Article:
One of the topics we covered this week at the Cisco Packet Optical Networking Conference was cloud computing. A benefit of cloud computing is that the physical infrastructure – the storage and compute resources – can be located almost anywhere as long as there is reliable network access. Several countries are leveraging their low cost green power to grow their economies with new data center facilities. A publicly announced example of this is Facebook which has built an enormous facility in northern Sweden. Iceland with its cooler temperatures and green geothermal power, plus ideal location between North America and Europe has seen a significant growth in its data center industry. However, being an island nation it faces a challenge to ensure that sufficient cost-effective network capacity is available to connect off-island users with its storage and compute resources.
The most recent “Megatest” was initiated by Light Reading to assess our CloudVerse architecture. In the second part of the test, Cloud Intelligent Networks, Light Reading sought to validate the performance of Cisco’s IP NGN infrastructure in a world of cloud computing, and so far it’s the industry’s only end-to-end test of public cloud infrastructure.
Key questions which Light Reading sought to answer included:
- Can Cisco deliver on the scale of network needed to connect customers to the cloud?
- How can traffic between clouds (data centers) be delivered most efficiently to optimize network resources?
- How can Data Centers keep up with the amount of traffic between them forecasted in the future, without having to replace long distance fiber infrastructure?
To learn more about how to administer and deploy IPv6-Based Cloud Intelligent Networks, and even have an opportunity to get your own questions answered, please attend a webinar with Sanjeev Mervana, Senior Director with Cisco, Jim Hodges, Senior Analyst with Light Reading, and Carsten Rossenhoevel, the Managing Director of the European Advanced Networking Testing Center.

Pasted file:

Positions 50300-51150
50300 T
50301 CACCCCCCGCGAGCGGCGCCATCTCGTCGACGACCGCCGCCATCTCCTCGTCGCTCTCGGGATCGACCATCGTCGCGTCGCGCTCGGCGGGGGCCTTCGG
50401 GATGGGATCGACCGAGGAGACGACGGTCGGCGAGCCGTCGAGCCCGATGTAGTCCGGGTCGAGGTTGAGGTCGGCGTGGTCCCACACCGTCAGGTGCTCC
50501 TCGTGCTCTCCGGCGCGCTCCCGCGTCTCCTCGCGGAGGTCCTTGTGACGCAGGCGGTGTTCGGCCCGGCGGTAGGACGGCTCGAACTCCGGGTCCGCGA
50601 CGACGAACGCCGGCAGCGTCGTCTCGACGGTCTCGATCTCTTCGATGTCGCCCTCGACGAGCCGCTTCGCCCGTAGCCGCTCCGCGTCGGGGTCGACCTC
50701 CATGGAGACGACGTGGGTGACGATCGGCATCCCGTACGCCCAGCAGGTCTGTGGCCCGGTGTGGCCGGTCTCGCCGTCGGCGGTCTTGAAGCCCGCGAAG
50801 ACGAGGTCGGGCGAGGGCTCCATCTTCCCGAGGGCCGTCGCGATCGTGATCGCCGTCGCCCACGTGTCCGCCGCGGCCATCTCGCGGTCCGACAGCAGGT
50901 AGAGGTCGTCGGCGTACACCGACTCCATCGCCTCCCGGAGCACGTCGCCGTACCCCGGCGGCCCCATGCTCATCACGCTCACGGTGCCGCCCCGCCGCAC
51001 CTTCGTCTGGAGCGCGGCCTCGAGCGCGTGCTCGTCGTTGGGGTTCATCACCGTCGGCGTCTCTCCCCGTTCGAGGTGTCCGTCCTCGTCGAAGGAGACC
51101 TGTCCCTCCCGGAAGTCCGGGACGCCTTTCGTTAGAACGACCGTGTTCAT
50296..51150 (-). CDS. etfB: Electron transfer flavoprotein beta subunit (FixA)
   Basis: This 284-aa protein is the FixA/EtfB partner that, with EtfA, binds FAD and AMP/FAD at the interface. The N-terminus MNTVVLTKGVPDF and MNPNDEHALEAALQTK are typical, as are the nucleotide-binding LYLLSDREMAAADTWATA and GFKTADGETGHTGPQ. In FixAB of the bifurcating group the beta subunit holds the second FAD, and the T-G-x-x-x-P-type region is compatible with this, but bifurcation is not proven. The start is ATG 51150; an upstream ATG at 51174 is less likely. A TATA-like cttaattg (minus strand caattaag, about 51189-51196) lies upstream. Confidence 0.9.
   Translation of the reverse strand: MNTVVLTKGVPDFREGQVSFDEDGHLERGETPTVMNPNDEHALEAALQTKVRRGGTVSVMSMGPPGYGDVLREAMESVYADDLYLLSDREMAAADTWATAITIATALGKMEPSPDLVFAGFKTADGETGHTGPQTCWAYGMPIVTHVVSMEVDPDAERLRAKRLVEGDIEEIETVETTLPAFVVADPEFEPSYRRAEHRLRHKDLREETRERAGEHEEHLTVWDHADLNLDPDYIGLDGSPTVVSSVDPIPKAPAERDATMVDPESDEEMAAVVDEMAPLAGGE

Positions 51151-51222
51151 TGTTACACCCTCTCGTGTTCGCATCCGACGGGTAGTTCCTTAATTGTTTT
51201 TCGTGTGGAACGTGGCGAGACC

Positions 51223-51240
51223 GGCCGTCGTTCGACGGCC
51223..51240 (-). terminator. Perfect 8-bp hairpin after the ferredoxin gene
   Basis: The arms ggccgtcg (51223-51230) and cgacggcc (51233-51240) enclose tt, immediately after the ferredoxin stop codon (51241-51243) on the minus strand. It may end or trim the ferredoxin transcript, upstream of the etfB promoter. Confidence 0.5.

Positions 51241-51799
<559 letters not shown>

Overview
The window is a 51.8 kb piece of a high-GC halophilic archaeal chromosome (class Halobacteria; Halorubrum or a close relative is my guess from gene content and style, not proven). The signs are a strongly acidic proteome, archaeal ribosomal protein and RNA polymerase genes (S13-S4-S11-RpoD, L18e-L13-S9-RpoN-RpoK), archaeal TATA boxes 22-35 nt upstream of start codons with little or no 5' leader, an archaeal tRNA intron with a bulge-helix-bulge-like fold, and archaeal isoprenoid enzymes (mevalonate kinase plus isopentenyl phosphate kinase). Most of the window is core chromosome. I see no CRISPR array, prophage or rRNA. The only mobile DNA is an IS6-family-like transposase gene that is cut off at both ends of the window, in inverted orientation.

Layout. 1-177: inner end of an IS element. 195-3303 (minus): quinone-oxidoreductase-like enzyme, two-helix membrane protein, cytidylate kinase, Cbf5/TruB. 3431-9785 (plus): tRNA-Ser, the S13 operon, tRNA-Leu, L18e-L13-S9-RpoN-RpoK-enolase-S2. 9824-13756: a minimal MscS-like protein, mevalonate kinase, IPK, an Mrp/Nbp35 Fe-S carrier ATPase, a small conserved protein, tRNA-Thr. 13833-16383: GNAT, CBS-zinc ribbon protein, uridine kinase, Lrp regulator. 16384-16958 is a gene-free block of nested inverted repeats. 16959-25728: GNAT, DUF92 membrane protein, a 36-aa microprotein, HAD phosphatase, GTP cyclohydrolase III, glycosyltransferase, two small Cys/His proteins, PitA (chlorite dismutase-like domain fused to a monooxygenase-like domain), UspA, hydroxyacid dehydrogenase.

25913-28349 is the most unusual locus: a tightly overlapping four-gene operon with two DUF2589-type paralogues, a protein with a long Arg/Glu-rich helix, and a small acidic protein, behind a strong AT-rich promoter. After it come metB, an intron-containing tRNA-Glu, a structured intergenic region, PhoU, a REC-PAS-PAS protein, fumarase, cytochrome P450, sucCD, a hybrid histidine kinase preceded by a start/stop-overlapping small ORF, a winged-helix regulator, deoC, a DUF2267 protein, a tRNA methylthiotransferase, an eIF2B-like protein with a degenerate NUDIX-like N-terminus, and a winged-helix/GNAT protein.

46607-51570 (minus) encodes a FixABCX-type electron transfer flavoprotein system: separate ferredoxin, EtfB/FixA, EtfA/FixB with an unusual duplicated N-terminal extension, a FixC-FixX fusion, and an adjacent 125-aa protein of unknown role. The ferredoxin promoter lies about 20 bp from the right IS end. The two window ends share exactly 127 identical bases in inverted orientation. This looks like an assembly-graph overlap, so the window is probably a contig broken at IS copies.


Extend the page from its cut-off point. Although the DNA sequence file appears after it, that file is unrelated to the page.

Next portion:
The webinar will be held on April 4th, 2012 at 11am New York / 4 pm London and you can register at this link here. We look forward to hearing your questions!
In years past we’ve delivered on what we call “Megatests” -- comprehensive evaluations that validate our performance claims. The most recent “Megatest” was initiated by Light Reading to assess Cisco’s CloudVerse architecture, and represents the industry’s first and only end-to-end test of public cloud infrastructure. The first of four reports focused on the Unified Data Center, including Unified Compute (Cisco UCS), Unified Fabric (Nexus family), and Unified Management.
In case you might have missed it (or don’t read Russian) I wanted to call out two newsworthy items related to Cisco and 100G technology.
Last week at CiscoLive! London we announced the availability of 100GE interfaces on the Nexus 7000 to reduce bandwidth bottlenecks in the data center and help our customers meet the demands of emerging cloud computing applications. With this announcement Cisco becomes the only vendor in the industry offering an end-to-end 100G solution which includes the core (CRS), edge (ASR 9000), data center (Nexus 7000), and coherent DWDM optical transport (ONS 15454 MSTP). Furthermore we’re also one of only a handful of companies in the networking industry that owns (through our acquisition of CoreOptics) the underlying technology needed to make 100G (and beyond) a cost effective reality. With the high forecasted growth rate of the global Internet we believe that our customers will strongly benefit from the unique breadth of our solution to meet both their business and technology requirements.
This week we saw the largest solar storm in nearly a decade and such “solar weather” or cosmic radiation is what generates such phenomena as the “Northern Lights”. However, intense solar activity which creates electromagnetic storms can generate exceptionally strong power surges that damage electrical distribution systems, knock out satellites, and affect sensitive electronics. This has happened in the past, including grid failures in Quebec in 1989 which blacked out the entire province.